To understand the fundamental chemistry of silver-based photography, we must look at the photochemistry of silver salts. A typical photographic film contains tiny crystals of very slightly soluble silver halide salts such as silver bromide (AgBr) commonly referred to as “grains.” The grains are suspended in a gelatin matrix and the resulting gelatin dispersion, incorrectly (from a physical chemistry standpoint), but traditionally referred to as an “emulsion,” is melted and applied as a thin coating on a polymer base or, as in older applications, on a glass plate.
Figure 1 shows a schematic representation of the silver halide process. When light or radiation of appropriate wavelength strikes one of the silver halide crystals, a series of reactions begins that produces a small amount of free silver in the grain. Initially, a free bromine atom is produced when the bromide ion absorbs the photon of light:
Â Ag+Br– (crystal) + hv (radiation) –> Ag+ + Br+ e–
The silver ion can then combine with the electron to produce a silver atom.
Ag+ + e– –> Ag0
|Figure 1: A Simplified SchematicRepresentation of theSilver Halide Process
Association within the grains produces species such as Ag2+, Ag20, Ag3+, Ag30, Ag4+, and Ag40. The free silver produced in the exposed silver halide grains constitutes what is referred to as the “latent image,” which is later amplified by the development process.
Â The grains containing the free silver in the form of Ag4Âº are readily reduced by chemicals referred to as “developers” forming relatively large amounts of free silver; that deposit of free silver produces a dark area in that section of the film. The developer under the same conditions does not significantly affect the unexposed grains.
The radiation or light sensitivity of a silver halide film (referred to in the trade as its “speed” and denoted on commercial film as its ASA in the United States or DIN in Europe) is related to the size of the grain and to the specific halide composition employed. In general, as the grain size in the emulsion increases, the effective light sensitivity of the film increases – up to a point. An optimum value of grain size for a given sensitivity is found to exist because the same number of silver atoms are needed to initiate reduction of the entire grain by the developer despite the grain size, so that producing larger grains reaches a point of diminishing returns and no further benefit is obtained.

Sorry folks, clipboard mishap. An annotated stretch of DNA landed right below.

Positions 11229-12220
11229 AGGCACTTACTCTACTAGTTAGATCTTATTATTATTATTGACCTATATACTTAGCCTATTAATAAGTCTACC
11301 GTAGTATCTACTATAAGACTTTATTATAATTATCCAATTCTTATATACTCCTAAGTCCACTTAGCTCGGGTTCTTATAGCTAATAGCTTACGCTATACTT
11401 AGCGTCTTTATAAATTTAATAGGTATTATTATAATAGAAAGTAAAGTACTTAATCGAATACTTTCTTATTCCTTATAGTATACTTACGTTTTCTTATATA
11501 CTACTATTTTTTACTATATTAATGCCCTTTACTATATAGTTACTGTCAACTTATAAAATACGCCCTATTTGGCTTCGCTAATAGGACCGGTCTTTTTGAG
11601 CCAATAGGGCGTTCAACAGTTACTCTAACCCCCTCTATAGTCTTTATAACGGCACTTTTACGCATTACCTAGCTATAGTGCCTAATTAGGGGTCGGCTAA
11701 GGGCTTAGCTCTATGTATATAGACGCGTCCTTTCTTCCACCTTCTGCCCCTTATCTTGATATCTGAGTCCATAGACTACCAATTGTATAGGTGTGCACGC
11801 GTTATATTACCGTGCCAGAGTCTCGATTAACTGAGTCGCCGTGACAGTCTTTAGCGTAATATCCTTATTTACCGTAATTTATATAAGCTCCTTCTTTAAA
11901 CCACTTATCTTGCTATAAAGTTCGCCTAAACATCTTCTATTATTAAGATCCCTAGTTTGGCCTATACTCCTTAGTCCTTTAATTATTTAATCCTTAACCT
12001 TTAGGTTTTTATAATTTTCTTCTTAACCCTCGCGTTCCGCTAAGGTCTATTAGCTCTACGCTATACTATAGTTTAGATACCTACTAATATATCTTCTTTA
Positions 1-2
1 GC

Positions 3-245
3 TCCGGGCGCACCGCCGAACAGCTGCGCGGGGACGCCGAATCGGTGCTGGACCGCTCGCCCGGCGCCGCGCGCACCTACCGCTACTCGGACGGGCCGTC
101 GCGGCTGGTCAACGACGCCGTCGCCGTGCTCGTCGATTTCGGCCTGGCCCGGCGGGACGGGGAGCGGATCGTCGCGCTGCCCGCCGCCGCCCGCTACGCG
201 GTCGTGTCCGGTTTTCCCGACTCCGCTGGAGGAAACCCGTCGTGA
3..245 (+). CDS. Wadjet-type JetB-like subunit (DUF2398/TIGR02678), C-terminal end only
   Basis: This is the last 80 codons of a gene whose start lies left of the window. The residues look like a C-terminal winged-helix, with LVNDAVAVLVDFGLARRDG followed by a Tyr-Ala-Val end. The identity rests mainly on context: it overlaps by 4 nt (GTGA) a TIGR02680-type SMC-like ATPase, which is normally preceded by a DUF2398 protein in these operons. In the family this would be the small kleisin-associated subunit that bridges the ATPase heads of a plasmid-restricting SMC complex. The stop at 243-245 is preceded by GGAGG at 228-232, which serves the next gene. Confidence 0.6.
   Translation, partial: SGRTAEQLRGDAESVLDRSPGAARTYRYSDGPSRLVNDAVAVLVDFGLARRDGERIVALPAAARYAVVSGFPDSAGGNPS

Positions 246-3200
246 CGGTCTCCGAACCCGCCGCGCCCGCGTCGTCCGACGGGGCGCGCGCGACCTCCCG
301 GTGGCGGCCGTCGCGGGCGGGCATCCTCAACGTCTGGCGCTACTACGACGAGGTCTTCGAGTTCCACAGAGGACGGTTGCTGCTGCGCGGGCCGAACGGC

All photographic emulsions contain crystals of varying sizes, but within a given emulsion the range is from less than 0.1 micron in slow emulsions (e.g., for paper prints) to a few microns in “fast” negative emulsions.
An interesting modern innovation in photographic emulsion technology is related to the basic concept of silver halide grain geometry. In a classical silver halide crystal, typically a cubic crystal lattice, the structure will be relatively symmetrical in that the orientation of the crystal in the coated film will always present the same approximate surface area to be exposed. Extensive research efforts led to the development of grain precipitation processes that produced flatter “tablet” grains in which the crystals possessed a more asymmetric geometry, and in which a larger surface area was presented for exposure for the same given weight of silver halide (Fig. 2). That development resulted in significant improvements in film sensitivity and reductions in the amount of silver needed to obtain a given sensitivity â€“ and a potentially important reduction in the cost of the film.